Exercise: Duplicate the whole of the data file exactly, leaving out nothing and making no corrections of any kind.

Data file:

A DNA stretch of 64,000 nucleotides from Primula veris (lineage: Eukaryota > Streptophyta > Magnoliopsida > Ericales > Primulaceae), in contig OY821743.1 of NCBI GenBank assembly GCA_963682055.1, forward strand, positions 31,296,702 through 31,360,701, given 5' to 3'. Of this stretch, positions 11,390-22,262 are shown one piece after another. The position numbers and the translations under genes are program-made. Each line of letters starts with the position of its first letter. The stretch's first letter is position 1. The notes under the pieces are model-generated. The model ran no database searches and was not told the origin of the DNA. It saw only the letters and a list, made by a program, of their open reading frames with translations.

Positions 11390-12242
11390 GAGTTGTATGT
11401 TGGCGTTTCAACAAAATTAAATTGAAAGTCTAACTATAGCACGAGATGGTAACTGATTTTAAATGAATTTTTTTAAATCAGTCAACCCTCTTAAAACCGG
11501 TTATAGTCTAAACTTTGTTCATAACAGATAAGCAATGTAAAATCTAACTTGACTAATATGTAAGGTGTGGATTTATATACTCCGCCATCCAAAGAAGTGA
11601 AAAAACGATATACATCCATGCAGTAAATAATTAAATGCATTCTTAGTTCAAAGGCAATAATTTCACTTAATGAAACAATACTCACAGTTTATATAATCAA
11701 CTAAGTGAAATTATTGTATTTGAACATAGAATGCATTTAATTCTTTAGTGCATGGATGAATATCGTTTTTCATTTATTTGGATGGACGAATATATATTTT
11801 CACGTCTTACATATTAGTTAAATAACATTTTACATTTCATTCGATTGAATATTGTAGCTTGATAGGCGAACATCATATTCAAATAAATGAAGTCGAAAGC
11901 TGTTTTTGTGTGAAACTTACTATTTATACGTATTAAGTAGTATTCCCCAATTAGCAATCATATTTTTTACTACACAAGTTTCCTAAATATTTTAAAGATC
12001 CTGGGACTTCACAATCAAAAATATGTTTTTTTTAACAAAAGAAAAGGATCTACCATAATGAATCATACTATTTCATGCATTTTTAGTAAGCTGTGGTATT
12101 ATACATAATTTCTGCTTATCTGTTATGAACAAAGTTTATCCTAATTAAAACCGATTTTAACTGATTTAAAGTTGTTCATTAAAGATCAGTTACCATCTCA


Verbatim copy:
A DNA stretch of 64,000 nucleotides from Primula veris (lineage: Eukaryota > Streptophyta > Magnoliopsida > Ericales > Primulaceae), in contig OY821743.1 of NCBI GenBank assembly GCA_963682055.1, forward strand, positions 31,296,702 through 31,360,701, given 5' to 3'. Of this stretch, positions 11,390-22,262 are shown one piece after another. The position numbers and the translations under genes are program-made. Each line of letters starts with the position of its first letter. The stretch's first letter is position 1. The notes under the pieces are model-generated. The model ran no database searches and was not told the origin of the DNA. It saw only the letters and a list, made by a program, of their open reading frames with translations.

Positions 11390-12242
11390 GAGTTGTATGT
11401 TGGCGTTTCAACAAAATTAAATTGAAAGTCTAACTATAGCACGAGATGGTAACTGATTTTAAATGAATTTTTTTAAATCAGTCAACCCTCTTAAAACCGG
11501 TTATAGTCTAAACTTTGTTCATAACAGATAAGCAATGTAAAATCTAACTTGACTAATATGTAAGGTGTGGATTTATATACTCCGCCATCCAAAGAAGTGA
11601 AAAAACGATATACATCCATGCAGTAAATAATTAAATGCATTCTTAGTTCAAAGGCAATAATTTCACTTAATGAAACAATACTCACAGTTTATATAATCAA
11701 CTAAGTGAAATTATTGTATTTGAACATAGAATGCATTTAATTCTTTAGTGCATGGATGAATATCGTTTTTCATTTATTTGGATGGACGAATATATATTTT
11801 CACGTCTTACATATTAGTTAAATAACATTTTACATTTCATTCGATTGAATATTGTAGCTTGATAGGCGAACATCATATTCAAATAAATGAAGTCGAAAGC
11901 TGTTTTTGTGTGAAACTTACTATTTATACGTATTAAGTAGTATTCCCCAATTAGCAATCATATTTTTTACTACACAAGTTTCCTAAATATTTTAAAGATC
12001 CTGGGACTTCACAATCAAAAATATGTTTTTTTTAACAAAAGAAAAGGATCTACCATAATGAATCATACTATTTCATGCATTTTTAGTAAGCTGTGGTATT
12101 ATACATAATTTCTGCTTATCTGTTATGAACAAAGTTTATCCTAATTAAAACCGATTTTAACTGATTTAAAGTTGTTCATTAAAGATCAGTTACCATCTCA